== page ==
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Friday, January 26, 2024

The Parting of Ways: Calvin Robinson's Case

 

The Rev'd Calvin Robinson

Dr. Alice C. Linsley

A recent brouhaha in the Anglican Church in North America (ACNA) emerged when a young Anglican priest from Great Britian was asked to address a conference of Anglicans gathered in South Carolina on Saturday, January 20th. 

The priest, Calvin Robinson, is a man of color and he was asked to speak on Critical Theory (CT). He made connections between CT, Marxism, and ideological Feminism and raised a reasonable objection to the application of these ideologies to the question of women priests in the ACNA.

The audience consisted of women priests who were offended. They protested and the conference organizers decided to unseat Fr. Robinson from the summary panel. The Rev'd Jeffrey S. Miller posted this explanation: For the concluding panel discussion of the 2024 Mere Anglicanism Conference, Father Calvin Robinson was pulled from participating not because of his views on women's ordination, but because he failed to address in his plenary presentation the topic that was assigned to him. Father Robinson was not asked to leave the conference, but remained through its conclusion and was paid his full honorarium.

In conversation with some Anglican women who stand on opposing sides of this issue, I realized that many do not understand ideological Feminism. They think that Feminism is about equal rights and equal pay. Because of this, Calvin Robinson's connections did not seem justified. 

Both Marxism and Feminism are based on a false perception of universal struggle between two groups. In Marxism the conflict is between those wealthy who control the means of production (factories) and the natural resources (mines, oil, etc.) and the workers who often have little political clout (this is before the time of unions). Marx wanted the workers of the world to unite and take control of the factories and mines, if necessary, by violent means.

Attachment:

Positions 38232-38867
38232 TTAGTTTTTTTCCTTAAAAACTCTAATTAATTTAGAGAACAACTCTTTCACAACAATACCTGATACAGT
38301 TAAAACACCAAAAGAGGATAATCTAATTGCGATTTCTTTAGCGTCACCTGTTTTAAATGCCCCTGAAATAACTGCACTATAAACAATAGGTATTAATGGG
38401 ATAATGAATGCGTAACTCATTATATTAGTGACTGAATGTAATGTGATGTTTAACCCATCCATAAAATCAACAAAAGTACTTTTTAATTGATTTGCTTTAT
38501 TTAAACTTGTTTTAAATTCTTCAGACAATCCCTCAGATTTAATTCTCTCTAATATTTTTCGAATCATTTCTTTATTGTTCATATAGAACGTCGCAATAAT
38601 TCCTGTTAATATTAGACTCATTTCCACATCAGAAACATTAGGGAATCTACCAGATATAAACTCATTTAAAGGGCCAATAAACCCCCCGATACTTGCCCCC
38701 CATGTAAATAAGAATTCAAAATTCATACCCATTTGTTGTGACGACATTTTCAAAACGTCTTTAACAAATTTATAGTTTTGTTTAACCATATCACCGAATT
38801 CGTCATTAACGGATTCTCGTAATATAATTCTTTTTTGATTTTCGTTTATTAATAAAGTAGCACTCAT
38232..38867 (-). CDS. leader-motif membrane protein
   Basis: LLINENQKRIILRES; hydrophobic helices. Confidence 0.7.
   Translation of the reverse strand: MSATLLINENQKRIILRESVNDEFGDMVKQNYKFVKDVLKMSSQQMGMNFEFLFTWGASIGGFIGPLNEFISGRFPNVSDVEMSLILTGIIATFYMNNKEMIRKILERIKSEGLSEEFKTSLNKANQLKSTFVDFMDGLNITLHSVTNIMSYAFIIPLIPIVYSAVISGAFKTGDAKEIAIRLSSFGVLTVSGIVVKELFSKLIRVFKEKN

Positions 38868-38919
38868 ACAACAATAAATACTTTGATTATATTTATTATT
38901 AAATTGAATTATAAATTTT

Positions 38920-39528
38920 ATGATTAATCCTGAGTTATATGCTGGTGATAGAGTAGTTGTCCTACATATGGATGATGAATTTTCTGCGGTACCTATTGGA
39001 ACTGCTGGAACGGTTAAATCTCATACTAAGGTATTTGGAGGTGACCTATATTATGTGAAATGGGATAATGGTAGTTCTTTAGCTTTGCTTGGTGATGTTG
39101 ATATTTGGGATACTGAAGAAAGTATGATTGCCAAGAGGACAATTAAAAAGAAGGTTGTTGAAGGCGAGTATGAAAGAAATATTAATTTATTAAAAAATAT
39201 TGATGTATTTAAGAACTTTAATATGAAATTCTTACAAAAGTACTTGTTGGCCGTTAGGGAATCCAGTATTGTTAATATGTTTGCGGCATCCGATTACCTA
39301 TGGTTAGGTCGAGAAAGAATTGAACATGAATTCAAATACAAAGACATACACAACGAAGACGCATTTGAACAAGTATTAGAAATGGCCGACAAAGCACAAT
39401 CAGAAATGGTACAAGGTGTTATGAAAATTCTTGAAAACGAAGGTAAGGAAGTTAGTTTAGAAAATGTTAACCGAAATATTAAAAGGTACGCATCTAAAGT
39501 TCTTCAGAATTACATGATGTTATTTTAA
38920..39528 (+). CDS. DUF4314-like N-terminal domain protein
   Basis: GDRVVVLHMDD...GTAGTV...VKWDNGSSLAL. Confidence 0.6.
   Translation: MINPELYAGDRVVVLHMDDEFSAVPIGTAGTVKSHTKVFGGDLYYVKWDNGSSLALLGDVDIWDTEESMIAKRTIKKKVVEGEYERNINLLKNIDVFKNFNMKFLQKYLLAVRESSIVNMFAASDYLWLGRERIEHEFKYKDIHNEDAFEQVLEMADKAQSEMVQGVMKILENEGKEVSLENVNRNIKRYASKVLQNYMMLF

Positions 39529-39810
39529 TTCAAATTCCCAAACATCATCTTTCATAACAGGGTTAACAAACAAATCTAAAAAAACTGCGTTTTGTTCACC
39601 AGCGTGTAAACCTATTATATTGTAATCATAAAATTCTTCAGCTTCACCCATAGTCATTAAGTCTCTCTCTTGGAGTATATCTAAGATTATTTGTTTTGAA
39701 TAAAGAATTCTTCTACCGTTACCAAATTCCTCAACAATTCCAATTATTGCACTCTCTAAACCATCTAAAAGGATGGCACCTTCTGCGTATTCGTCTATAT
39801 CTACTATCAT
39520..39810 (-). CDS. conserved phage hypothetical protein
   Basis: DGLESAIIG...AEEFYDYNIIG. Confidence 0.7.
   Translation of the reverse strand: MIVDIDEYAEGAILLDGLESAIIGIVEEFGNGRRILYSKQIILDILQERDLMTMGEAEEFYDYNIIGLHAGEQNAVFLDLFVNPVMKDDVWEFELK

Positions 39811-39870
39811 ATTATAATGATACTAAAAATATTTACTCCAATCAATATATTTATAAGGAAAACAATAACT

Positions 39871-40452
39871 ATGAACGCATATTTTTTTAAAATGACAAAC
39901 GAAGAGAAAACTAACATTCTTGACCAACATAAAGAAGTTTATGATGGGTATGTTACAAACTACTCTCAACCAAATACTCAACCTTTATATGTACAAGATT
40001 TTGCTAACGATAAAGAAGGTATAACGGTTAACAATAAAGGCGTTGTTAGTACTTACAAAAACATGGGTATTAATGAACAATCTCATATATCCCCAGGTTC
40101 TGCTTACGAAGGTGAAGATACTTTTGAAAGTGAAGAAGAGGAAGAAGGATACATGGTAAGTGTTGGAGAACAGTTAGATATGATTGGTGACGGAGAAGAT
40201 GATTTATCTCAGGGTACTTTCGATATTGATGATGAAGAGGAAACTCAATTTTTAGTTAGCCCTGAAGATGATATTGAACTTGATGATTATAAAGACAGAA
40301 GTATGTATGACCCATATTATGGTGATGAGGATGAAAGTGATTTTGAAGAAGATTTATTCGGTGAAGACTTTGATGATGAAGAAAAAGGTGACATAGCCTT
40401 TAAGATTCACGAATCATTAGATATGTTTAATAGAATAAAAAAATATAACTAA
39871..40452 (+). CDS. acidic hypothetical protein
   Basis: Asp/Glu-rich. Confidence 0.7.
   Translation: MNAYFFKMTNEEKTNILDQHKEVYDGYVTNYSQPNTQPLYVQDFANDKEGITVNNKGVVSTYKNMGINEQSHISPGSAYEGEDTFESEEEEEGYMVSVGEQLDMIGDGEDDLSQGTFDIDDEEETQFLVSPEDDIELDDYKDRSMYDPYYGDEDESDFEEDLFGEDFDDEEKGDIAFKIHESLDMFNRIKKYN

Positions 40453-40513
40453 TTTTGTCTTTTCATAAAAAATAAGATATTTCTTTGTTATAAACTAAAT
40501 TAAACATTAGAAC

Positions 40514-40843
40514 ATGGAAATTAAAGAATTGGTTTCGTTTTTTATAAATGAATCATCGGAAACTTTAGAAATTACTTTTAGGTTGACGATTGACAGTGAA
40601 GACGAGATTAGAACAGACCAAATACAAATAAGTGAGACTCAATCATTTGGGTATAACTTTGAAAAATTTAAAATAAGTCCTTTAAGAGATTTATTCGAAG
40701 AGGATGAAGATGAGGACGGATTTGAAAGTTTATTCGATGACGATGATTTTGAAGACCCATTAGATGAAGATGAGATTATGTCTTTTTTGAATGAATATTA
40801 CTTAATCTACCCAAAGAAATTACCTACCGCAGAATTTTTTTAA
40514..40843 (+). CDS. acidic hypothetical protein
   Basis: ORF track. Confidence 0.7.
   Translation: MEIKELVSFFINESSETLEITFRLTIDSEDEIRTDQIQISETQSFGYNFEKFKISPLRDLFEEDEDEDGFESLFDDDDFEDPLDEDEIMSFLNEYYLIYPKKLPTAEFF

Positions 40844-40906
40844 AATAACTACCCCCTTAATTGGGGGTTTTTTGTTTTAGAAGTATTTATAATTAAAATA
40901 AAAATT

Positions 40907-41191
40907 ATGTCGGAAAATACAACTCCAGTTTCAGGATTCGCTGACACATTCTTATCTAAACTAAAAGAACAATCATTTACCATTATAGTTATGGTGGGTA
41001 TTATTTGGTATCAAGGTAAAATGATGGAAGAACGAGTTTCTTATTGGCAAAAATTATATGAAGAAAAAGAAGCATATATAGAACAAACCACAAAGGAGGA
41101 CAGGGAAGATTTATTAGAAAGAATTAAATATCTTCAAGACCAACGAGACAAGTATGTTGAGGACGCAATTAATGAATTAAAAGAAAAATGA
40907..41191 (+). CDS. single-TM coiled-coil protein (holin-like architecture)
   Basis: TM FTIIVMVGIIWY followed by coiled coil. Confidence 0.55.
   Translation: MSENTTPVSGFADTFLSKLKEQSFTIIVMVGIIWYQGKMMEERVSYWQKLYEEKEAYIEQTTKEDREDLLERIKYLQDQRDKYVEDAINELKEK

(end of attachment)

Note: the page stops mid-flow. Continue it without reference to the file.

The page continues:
In Feminism, the conflict is between men and women. Feminists argue that men hold all the power, and that patriarchy is a means of oppression of women. They pose this as a universal conflict, but it is not. Anthropologically, it is easy to pop this bubble. Anthropologists have never found a single absolute patriarchy. Social structures are always more gender balanced than the Feminists would have us believe.

That is especially true of the social structure of the biblical Hebrew from whom we receive the core beliefs of the Messianic Faith that we call "Christianity". The Hebrew were a ruler-priest caste which practiced endogamy. That is, marriage partners were members of the caste. The women of the caste were not priests. They were involved in different and equally important work at water shrines where they ministered to women, as inn keepers, and as queen mothers. Many were women of great influence in their social circles. Huldah served as a royal adviser to the king. She lived in Jerusalem with her husband, Shallum, who was in charge of the priestly vestments. The narrative in 2 Kings 22 reveals the high esteem with which she was regarded by the king and the people.

The rulers listed in Genesis were Hebrew and the social structure of the Hebrew ruler-priest caste was unusual for that time in that it exhibited considerable gender balance. There were male and female prophets; male and female clan chiefs, and both male and female ancestors were acknowledged by their descendants, especially if those ancestors were heroic or exercised great authority. Daughters could petition to receive inheritance. If a landowner died without a male heir his property was to go to a ranking daughter (Num. 27:8). In the Hebrew double unilineal descent pattern, both the patrilineage and the matrilineage are recognized and honored, but in different ways.

The gender balance of the Hebrew social structure is evident also in the Bible's narrative couplets, such as the parallel between the blood symbolism of the Passover associated with Moses and the blood symbolism of the scarlet cord associated with Rahab. Consider the two occasions when death passed over. Moses' people were saved when they put the blood of the lamb on the doors. Rahab's household was saved when she hung a scarlet cord from her window.

The abusive behavior of drunken Noah toward his sons has a parallel in the abusive behavior of drunken Lot toward his daughters.

The "mother's house" and the "father's house" had distinct obligations of equal value in the Hebrew social structure.

Both males and females are portrayed positively and negatively in the Bible. Both kill. Both promote lies. Both complain. Abraham complains to God about not having a proper heir. Jonah complains about the repentance of the Ninevites and the heat. Sarah complains about Hagar and Ishmael. Rebekah complains about her daughters-in-law. 

At the presentation of Jesus in the Temple His identity as Messiah is affirmed by the priest Simeon and by the prophetess Anna.